What if simple rocks were believed to be priceless jewels?
Humans are fascinating. We name things and measure them against each other, we compare and categorize. Without our perception and assessment of things, gold and pearls and diamonds would not have any particular significance. Notice that modern language is not necessary in order to categorize objects in terms of value. It is truly a matter of appearance and rarity. Mythology plays its part also.
Ancient civilizations valued gold and pearls though they lacked the scientific equipment to fully analyze and understand why these elements, so to speak, have such presence and inspire such awe. Perhaps they simply sensed this. Or they are indeed inherently awe inspiring.
Take the pearl, for example. No scientific measurement was required to figure out that it was the result of a grain of salt slipping into a mollusk’s shell. The ensuing pearl is merely a substance the animal secretes in order to protect its soft body from the sharp-edged intruder. Perhaps pearls are rare not only because very few grains of sand intrude upon the shell-bound creature. What if some oysters figured out a way to expel the sand, or at the very least do so accidentally?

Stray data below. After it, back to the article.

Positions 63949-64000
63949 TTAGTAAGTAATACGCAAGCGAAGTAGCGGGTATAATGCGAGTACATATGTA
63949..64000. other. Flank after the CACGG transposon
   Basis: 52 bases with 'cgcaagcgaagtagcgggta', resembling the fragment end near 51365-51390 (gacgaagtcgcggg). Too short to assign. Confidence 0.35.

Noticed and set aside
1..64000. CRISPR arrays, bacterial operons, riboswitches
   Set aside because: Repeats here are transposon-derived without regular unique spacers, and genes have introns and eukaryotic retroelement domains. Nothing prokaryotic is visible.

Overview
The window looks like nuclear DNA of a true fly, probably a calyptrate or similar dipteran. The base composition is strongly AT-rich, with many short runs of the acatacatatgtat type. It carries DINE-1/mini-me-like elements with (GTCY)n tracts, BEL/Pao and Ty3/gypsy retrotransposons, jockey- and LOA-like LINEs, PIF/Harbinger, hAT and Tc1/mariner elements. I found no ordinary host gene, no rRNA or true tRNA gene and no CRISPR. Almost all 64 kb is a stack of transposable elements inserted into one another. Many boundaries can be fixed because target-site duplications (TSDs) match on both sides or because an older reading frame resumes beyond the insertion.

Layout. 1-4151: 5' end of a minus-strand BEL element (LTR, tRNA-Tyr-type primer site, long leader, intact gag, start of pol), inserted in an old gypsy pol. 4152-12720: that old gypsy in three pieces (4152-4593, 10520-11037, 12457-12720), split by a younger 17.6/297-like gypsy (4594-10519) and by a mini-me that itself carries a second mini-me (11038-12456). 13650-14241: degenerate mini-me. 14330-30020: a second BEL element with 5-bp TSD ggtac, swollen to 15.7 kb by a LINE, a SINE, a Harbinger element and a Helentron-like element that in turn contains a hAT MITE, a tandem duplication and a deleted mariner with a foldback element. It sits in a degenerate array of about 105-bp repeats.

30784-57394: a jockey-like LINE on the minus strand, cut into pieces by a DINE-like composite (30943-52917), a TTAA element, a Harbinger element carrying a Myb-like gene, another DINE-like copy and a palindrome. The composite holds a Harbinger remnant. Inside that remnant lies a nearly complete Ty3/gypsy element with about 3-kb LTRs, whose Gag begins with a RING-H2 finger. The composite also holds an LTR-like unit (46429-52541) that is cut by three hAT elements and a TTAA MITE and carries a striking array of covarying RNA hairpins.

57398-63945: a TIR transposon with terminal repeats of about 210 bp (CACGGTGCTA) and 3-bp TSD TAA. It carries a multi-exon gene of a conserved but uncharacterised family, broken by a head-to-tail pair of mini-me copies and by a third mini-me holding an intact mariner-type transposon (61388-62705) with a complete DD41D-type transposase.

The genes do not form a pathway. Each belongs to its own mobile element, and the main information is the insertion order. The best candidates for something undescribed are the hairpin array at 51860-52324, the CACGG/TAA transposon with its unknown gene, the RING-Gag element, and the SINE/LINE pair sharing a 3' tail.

Nevertheless, because of its perfection and the incredible odds of its existence, and also the peculiar way in which it comes into being, the pearl is revered as a gem amongst gems; perhaps the gem of gems.
Pearls are composed mainly of calcium carbonate. In other words, they are an effective anti-acid. The Egyptians knew this, somehow, perhaps from trial and error experiments. They commonly crushed pearls, and the powder was ingested and believed to cure many ills. We now know that soothing the stomach is about all that a pearl is capable of doing, but given the fact that any number of ailments can upset digestion, the relief might make it seem as though the actual cause of the problem was cured as well. Some pearls were ingested whole also.
Let’s digest this with another fascinating oddity. Earlier today, we posted Teresa’s sterling silver cow mask brooch/pendant on our Facebook page. Lapis lazuli were used for the eyes. This is another stunning gem that was crushed for the use of its powder, this time not to alleviate a physical ailment, but to make paint.
In the 14th century, artists who were commissioned to produce their art on the walls of sacred buildings crushed lapis lazuli and mixed it with oils to create what was then called the “blue gold” used in such masterpieces. It is said that this rich pigment was used well into the 16th century, when Michelangelo painted the ceiling of the Sistine Chapel. At times during history, “blue gold” was more expensive than gold itself.
Until the next oddities to strike our fancy…
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